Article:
In 2008, Statoil bought almost $3.4 billion in shale assets from Chesapeake Energy (CHK) and paid $225 million for some Eagle Ford Shale acreage in June. By acquiring Brigham, Statoil becomes a major player in the Bakken Shale. The deal will give Statoil more than 375,000 net acres in the Williston Basin, where the Bakken and Three Forks are located, according to Bloomberg News. The deal makes Statoil one of the top-10 Bakken producers along U.S. oil giants Exxon Mobil (XOM) and ConocoPhillips (COP), Bloomberg added.
Statoil estimated the risked resource base at 300-500 million barrels. Brigham's current Bakken production is 21,000 barrels per day, but Statoil forecast an increase to 60,000-100,000 barrels per day in the next five years. The deal is expected to close in the first quarter next year.
Keeping with the shale theme, Halliburton (HAL), the world's second-largest provider of oilfield services, said its third-quarter profit jumped to $683 million, or 74 cents per share, from $544 million or 60 cents per share a year earlier. Revenue surged 40% to $6.55 billion. Excluding one-time items, Halliburton earned 94 cents a share. Analysts expected 92 cents on revenue of $6.39 billion.
That didn't keep the stock from tumbling nearly 8% on heavy volume. Halliburton's problem wasn't the third-quarter numbers. It was some comments from CEO Dave Lesar that prompted some analysts to opine the company might need to lower its fourth-quarter guidance of $1.03 a per share. Operational delays in Iraq and Libya also hampered Halliburton's Q3 numbers, but the more pressing issue is how robust demand in North American shale plays will remain.
Combine the fact that Halliburton expects to hire 12,000 new U.S. workers this year with Statoil's Brigham acquisition and the shale outlook still looks pretty solid.
One last note from the energy sector: Shares of Anadarko Petroleum (APC), the second-largest U.S. independent oil and natural gas producer, is putting the Gulf of Mexico oil spill behind it by settling with BP (BP) for $4 billion. Texas-based Anadarko held a 25% non-operating interest in the Macondo well project and had been adamant in its belief that BP was primarily at fault for the largest oil spill in U.S. history.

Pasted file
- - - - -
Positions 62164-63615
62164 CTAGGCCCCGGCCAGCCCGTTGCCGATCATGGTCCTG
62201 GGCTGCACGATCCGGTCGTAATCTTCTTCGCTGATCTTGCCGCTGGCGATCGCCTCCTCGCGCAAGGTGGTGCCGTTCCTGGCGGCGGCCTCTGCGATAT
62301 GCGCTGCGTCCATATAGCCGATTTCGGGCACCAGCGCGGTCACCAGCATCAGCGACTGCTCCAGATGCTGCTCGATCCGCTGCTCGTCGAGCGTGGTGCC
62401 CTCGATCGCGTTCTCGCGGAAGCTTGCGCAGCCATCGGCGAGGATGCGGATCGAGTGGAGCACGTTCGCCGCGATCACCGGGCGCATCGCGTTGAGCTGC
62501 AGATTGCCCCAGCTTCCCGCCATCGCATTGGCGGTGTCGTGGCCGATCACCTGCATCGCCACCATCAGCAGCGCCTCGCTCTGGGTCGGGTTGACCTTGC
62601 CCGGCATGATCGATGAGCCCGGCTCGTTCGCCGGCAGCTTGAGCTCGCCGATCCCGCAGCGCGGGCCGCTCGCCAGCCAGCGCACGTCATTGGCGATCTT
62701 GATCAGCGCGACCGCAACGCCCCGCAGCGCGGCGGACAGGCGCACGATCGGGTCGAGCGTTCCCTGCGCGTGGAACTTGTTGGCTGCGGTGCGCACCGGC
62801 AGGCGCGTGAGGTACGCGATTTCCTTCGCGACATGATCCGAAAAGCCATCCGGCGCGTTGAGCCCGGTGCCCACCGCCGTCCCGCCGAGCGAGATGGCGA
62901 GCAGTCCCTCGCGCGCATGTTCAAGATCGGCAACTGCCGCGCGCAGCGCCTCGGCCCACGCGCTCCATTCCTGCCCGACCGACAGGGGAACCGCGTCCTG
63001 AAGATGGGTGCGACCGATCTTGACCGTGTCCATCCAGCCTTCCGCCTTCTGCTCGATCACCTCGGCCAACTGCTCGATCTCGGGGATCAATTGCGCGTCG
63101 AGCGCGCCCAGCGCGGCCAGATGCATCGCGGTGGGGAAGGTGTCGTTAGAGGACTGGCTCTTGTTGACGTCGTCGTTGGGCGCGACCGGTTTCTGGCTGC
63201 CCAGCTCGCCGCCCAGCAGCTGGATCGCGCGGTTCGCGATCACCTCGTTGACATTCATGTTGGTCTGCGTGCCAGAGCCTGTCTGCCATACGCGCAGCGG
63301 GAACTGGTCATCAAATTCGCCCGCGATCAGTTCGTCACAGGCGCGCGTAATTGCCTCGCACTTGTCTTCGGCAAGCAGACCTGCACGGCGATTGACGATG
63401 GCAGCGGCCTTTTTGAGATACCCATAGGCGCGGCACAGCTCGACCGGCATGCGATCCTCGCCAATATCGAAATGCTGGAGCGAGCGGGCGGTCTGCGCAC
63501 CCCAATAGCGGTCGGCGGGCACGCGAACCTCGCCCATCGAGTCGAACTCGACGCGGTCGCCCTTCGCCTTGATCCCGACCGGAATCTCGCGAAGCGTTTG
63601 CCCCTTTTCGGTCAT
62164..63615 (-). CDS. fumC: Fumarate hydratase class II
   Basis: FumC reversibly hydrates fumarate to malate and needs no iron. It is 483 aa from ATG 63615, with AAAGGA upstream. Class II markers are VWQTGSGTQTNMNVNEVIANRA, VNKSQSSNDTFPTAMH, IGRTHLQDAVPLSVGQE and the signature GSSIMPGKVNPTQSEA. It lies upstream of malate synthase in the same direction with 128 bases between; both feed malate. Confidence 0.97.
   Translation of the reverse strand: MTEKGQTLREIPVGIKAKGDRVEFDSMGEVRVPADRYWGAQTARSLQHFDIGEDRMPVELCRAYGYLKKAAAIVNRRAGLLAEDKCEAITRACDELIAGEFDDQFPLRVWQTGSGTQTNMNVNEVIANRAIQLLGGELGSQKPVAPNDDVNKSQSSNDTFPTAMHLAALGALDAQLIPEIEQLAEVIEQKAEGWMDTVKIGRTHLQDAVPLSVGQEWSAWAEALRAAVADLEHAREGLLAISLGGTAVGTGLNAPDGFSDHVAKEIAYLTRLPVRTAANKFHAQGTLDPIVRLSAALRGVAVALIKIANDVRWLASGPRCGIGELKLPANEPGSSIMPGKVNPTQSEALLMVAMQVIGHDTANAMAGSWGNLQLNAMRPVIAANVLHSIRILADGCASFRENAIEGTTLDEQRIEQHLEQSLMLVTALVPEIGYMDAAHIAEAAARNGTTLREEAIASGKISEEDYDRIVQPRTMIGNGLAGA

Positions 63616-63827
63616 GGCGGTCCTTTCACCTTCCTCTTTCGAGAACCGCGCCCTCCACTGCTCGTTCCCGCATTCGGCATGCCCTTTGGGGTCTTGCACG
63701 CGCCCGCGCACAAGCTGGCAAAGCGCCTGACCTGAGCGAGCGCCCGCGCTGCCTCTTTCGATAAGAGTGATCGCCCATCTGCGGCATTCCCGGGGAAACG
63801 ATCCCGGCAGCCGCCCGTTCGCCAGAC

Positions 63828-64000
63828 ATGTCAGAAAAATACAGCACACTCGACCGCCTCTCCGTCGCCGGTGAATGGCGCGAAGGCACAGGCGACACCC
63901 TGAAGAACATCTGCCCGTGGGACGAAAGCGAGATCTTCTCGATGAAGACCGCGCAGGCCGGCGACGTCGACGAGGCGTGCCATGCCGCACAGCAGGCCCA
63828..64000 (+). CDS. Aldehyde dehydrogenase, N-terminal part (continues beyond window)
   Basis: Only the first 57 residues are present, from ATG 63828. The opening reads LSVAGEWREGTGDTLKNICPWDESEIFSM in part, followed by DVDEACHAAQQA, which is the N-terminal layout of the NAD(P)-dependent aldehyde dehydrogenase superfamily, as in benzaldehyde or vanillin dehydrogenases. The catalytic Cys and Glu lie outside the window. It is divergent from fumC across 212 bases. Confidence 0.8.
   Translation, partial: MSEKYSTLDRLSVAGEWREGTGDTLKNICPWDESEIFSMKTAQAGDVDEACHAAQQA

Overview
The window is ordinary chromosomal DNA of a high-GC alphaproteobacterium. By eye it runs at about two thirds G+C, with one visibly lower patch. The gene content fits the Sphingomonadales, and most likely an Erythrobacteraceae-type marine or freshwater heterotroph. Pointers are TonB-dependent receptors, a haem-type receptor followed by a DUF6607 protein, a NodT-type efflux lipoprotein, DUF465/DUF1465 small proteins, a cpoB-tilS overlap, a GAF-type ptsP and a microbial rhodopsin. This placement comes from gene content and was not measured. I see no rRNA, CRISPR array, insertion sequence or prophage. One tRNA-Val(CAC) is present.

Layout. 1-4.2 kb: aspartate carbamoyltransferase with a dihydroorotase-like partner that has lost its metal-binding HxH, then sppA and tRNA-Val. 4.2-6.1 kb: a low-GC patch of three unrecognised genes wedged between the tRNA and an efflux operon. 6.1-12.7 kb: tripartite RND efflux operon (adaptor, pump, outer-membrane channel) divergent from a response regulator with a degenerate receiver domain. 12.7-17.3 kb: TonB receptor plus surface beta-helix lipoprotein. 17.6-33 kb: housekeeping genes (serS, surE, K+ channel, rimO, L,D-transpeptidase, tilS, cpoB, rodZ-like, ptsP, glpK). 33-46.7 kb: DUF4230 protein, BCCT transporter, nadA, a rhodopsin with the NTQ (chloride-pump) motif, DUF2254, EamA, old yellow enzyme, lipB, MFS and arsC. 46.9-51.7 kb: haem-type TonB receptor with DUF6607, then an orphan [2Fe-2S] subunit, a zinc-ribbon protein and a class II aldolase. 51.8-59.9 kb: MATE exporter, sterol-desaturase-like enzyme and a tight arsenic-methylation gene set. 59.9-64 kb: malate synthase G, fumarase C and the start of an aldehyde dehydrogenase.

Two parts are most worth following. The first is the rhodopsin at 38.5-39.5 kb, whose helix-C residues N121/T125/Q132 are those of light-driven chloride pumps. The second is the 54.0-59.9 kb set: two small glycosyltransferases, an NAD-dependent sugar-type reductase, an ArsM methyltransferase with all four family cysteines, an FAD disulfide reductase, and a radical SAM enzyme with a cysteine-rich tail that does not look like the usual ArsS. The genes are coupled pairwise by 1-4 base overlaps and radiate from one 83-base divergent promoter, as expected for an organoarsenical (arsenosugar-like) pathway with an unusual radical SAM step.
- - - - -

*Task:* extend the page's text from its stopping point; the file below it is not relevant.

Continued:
BP saddled Anadarko with a bill for cleanup costs shortly after the spill and the two companies have been doing some legal wrangling ever since. Earlier this year, Anadarko CEO Jim Hackett said his company would consider coming to the table to talk settlement with BP under the right circumstances. Apparently, the circumstances are right and Anadarko will pay BP $4 billion using a $5 billion credit facility. The U.S. company is expected to sell some assets in Brazil to reduce that debt.
Investors liked the news as Anadarko 5.5% on volume that was roughly triple the daily average on a day that was otherwise nasty for energy stocks not tied to M&A chatter.
There is a deluge of earnings news from the financial services sector this week and Citigroup (C) and Wells-Fargo (WFC) got the ball rolling today. Citi, the third-largest U.S. bank by assets, said its third-quarter profit rose to $3.77 billion, or $1.23 per share, from $2.17 billion, or 72 cents per share, a year earlier. On an adjusted basis, Citi earned $2.6 billion, or 84 cents per share. Revenue slipped 12% to $4.84 billion. Analysts expected a profit of 81 cents a share. Non-performing loans fell to $7.95 billion from $12.46 billion last year.